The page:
1) Could you comment on the study cited in the May 17 issue of the Journal of the American Medical Association that TNF-blocking drugs raise the risk of developing cancer and serious infections?
The recent meta-analysis in JAMA does indeed show the increased risks you allude to, but one must also consider the beneficial effects of anti-TNF therapy, and the lack of therapeutic alternatives in patients with active/severe rheumatoid arthritis who fail with older therapies. The risk of malignancy is higher in patients using high dose infliximab—but these are dosages which many rheumatologists do not use. While there was a higher risk of infection in patients on anti-TNF therapy, this was apparently not dose-dependent.
But it should be remembered that this analysis was based on a collection of studies already done--it is always best to answer a question or prove a hypothesis by performing original placebo-controlled studies.
2) Do you recommend that RA patients eat specific foods to control symptoms?
Dietary manipulation does allow a patient to assume some sense of control over the management of his illness. There is scientific rationale for using n-3 fatty acids to treat rheumatoid arthritis. But there is not adequate evidence for the usefulness of antioxidant supplements, fasting, elemental or elimination diets (Seminars in Arthritis and Rheumatism; 35:77-94, 2005).
3) How do you advise female patients with RA on childbearing: Is it safe to get pregnant? Are there any symptoms a women with RA should be aware of during pregnancy?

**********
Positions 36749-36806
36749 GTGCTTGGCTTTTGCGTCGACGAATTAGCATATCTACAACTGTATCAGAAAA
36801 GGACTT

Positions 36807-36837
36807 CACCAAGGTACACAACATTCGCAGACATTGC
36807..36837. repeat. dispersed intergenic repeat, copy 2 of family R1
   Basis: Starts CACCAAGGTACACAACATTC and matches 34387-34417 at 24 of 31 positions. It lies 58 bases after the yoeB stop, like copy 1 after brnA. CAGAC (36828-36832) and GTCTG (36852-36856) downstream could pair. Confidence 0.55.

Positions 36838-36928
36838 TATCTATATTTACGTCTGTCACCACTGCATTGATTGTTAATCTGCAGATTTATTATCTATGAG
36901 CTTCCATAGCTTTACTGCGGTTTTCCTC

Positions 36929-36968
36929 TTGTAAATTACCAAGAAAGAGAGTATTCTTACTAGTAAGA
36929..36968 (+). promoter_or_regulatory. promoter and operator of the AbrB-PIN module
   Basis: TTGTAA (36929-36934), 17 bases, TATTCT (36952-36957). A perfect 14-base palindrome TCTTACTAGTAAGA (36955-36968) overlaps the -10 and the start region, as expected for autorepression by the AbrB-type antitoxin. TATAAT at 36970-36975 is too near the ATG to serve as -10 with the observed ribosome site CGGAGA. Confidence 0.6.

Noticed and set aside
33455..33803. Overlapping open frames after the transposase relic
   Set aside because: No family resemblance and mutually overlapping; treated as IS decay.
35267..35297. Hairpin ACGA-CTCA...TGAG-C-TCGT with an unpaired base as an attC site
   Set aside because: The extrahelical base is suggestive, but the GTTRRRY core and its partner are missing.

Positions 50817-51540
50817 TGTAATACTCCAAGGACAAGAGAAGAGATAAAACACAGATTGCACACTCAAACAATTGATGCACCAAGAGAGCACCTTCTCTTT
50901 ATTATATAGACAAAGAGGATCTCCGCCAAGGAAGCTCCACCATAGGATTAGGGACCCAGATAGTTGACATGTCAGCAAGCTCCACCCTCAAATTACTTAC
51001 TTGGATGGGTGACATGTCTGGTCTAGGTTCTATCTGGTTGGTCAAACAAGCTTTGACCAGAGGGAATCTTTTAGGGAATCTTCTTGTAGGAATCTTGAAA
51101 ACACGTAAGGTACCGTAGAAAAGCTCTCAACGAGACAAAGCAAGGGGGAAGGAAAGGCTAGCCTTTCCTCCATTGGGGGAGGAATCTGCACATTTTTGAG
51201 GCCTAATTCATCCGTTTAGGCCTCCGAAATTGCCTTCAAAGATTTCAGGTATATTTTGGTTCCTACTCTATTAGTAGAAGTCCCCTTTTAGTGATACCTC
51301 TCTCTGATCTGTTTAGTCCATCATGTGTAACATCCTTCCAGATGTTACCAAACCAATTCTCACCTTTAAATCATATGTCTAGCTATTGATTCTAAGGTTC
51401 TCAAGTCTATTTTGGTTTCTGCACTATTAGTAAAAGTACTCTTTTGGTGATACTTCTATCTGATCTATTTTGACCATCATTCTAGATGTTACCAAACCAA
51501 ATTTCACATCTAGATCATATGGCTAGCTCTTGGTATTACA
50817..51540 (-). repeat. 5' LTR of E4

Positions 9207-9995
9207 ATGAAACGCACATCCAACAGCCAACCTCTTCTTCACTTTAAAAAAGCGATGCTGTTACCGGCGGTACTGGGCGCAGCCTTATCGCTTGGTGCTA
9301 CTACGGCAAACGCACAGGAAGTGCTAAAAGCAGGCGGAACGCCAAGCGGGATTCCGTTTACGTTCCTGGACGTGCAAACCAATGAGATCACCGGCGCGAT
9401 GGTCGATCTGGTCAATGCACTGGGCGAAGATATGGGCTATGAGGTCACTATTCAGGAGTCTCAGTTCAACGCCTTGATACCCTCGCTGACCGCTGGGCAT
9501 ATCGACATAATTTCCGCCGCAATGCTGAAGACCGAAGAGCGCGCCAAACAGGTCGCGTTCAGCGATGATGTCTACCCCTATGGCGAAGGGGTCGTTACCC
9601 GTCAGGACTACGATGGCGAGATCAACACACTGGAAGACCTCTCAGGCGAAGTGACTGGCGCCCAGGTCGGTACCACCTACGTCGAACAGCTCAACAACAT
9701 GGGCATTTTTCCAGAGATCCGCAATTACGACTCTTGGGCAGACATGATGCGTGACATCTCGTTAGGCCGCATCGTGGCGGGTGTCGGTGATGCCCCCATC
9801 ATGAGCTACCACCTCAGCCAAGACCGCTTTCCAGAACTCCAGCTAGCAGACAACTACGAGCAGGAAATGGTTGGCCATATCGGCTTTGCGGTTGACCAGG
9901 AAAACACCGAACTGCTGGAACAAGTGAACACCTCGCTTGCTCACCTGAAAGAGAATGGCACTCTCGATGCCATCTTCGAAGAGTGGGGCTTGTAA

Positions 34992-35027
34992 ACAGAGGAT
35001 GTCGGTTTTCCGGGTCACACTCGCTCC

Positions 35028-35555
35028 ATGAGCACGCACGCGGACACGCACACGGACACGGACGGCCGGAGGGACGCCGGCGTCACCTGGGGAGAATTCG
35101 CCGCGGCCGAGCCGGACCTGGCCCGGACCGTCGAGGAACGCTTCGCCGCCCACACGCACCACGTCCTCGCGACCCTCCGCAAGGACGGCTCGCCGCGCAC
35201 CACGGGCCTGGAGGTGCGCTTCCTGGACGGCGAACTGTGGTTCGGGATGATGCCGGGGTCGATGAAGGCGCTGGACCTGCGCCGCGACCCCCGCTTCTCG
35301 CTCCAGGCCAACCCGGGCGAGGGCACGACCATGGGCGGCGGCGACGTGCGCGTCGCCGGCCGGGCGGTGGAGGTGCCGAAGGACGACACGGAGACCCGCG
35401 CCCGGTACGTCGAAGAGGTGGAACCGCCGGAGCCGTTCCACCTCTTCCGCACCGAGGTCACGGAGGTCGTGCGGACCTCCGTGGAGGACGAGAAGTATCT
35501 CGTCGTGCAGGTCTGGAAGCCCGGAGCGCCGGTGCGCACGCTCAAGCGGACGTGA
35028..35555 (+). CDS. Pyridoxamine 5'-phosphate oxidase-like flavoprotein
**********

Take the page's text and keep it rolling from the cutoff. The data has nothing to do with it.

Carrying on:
The main contraindication to a woman attempting pregnancy would be the concomitant use of drug treatment that may place the fetus at risk. Obviously, if a woman's disease is significantly active, it might be best to defer conception until things are better controlled, as I do not feel comfortable using anything but low-dose prednisone to treat a woman with an inflammatory illness such as RA while she is trying to become pregnant or is pregnant.
In the March 2006 issue of Arthritis and Rheumatism, a study found a slightly increased risk of hypertensive disorders in pregnant women with a diagnosis of rheumatoid arthritis.
Early data from the OTIS Rheumatoid Arthritis in Pregnancy study wowed higher rates of preterm births in women with RA compared to those without.
Finally, there are respective auto antibodies which can cause fetal heart block and placental vessel infarction leading to miscarriage, and I feel that women of child-bearing age should be tested for these so that they may be counseled appropriately.
4) Is there a particular medication or treatment regime that you have found to be particularly successful for your patients?
Every RA patient is unique; there are those who do well with minimal medical intervention, and there are those who require multiple and aggressive medical treatment. But I do believe that RA should be aggressively treated, the goal being to return that patient to the "well" state prior to the onset of disease.
Published On: June 05, 2006